Try Giving Thinking Time to your Students for Group Discussion Activities
Give students some thinking time before they have to speak. But, encourage them just to think in their heads and not write out full sentences because it then becomes a writing activity instead of a speaking one.
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Tip #2: Try Some Interactive Games and Activities for Small Group Discussion
One of the common problems that I see happen in ESOL classes is that the teacher just says something like, “Okay, talk to each other about XYZ.” But, they don’t give any discussion starters, or further direction than that. Sure, there are a few students in your class who have a higher level of English and are naturally outgoing that can do this. But, many of the others? It’s not easy!
That’s why I much prefer to use some group discussion activities. They have a framework to them and give students a reason to talk to each other. In most cases, they have a task to complete, or something to learn about their partner(s).
Do you want to know more about this? You can check out my top recommendations here: Interactive ESL Activities.
Tip #3: Use a Lesson Plan
Just because your students want to do small group discussion in your class, doesn’t mean that you shouldn’t plan a lesson! The best ones have a lead-in/setting the context, a reading or listening passage, vocabulary or grammar focus, and then some speaking activities.
By doing a complete lesson, the content will be much more memorable. Plus, you can sneak in a bit of grammar or vocabulary learning into your discussion time too. Do you want to know more about how to plan an ESL discussion lesson? You’ll need to check this out:
Tip #4: Teach your Students How to Keep the Discussion Going
If you have a larger class, you’ll probably want to break your students up into smaller groups so that they can have a small group discussion. This gives each student far more talking time than doing it all together as a class.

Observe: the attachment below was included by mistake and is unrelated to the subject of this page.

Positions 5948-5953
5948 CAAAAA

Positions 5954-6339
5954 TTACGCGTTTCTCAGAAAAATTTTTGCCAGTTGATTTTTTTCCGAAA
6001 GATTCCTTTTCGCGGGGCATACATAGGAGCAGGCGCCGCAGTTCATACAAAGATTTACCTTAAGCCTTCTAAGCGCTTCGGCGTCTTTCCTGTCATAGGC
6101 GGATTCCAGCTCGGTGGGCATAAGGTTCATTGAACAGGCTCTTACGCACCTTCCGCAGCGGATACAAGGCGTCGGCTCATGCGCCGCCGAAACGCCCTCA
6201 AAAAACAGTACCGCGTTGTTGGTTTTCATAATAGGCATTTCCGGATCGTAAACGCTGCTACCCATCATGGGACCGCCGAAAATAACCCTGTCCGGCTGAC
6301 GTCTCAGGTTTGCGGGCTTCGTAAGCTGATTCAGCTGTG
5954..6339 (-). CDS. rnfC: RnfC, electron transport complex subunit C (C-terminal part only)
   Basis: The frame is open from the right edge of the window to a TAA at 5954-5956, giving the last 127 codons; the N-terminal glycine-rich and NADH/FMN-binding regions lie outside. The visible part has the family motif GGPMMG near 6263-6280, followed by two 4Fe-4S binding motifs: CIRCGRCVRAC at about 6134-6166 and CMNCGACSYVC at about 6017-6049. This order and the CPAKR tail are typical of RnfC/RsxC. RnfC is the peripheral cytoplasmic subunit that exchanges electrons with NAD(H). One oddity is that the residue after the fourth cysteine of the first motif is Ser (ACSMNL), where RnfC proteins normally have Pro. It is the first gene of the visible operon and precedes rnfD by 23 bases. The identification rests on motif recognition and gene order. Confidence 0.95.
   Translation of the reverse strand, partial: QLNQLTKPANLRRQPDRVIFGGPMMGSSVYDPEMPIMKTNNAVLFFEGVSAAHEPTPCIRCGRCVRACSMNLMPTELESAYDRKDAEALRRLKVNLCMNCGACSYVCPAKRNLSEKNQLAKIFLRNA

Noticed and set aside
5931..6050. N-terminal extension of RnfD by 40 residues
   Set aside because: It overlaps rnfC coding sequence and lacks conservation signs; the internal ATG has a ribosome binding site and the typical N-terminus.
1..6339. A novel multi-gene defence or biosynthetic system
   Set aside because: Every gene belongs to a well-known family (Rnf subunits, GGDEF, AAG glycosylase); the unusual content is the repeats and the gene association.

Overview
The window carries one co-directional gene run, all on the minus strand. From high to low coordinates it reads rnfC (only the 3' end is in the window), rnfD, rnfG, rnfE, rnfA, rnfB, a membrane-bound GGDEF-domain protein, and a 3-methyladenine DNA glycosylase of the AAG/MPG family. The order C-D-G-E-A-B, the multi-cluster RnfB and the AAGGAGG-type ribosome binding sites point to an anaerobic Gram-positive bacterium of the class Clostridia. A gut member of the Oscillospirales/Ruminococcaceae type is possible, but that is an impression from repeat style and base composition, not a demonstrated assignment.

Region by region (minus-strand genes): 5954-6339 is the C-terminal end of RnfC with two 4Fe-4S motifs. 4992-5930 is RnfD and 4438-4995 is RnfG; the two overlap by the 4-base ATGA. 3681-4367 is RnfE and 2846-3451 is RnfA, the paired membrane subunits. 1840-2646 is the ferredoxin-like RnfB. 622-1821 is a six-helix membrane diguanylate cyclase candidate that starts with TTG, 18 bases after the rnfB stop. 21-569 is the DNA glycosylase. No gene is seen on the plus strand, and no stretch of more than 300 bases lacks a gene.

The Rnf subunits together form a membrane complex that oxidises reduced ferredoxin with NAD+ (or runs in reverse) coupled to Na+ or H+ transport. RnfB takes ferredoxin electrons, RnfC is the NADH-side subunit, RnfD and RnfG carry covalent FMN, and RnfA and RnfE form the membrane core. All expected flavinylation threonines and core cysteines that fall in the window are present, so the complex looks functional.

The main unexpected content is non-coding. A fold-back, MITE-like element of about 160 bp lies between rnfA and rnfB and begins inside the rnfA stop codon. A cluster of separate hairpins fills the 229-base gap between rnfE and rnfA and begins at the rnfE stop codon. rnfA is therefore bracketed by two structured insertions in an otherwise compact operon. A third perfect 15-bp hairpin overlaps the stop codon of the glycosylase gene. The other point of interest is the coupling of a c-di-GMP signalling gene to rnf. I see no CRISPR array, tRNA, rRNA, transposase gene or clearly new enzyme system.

However, this also means that students are responsible for keeping the conversation going. The good news is that they probably already know a few strategies for doing so. And of course, you could also teach them a few more. Here are some of my top tips:
Tip #5: Use a Warm-Up Before Group Discussion Activities
For an ESL Discussions class, I strongly recommend using a warmer activity. After all, the last time many of your students will have spoken English is in your class!
Ease them into ESL small group discussion and speaking with a quick warm-up. You’ll find that students are more ready to jump into the heart of the lesson if you do one. Here are some of my favourites:
Learn More About Student-Centered Language Teaching
This activity is student centered in a serious way. It’s all about the students working out the language for themselves, instead of relying too heavily on the teacher. You can learn more about this style of language teaching here:
Have your Say about this Tip for ESL Small Group Discussion!
Do you have a tip or trick to make English discussions go more smoothly? Or, what did you think about tip regarding thinking time? Leave a comment below and let us know what you think. We’d love to hear from you.
Of yeah, and don’t forget to share this tip on Facebook, Twitter, or Pinterest. It’ll help other English teachers, like yourself find this useful resource.
Last update on 2020-03-29 / Affiliate links / Images from Amazon Product Advertising API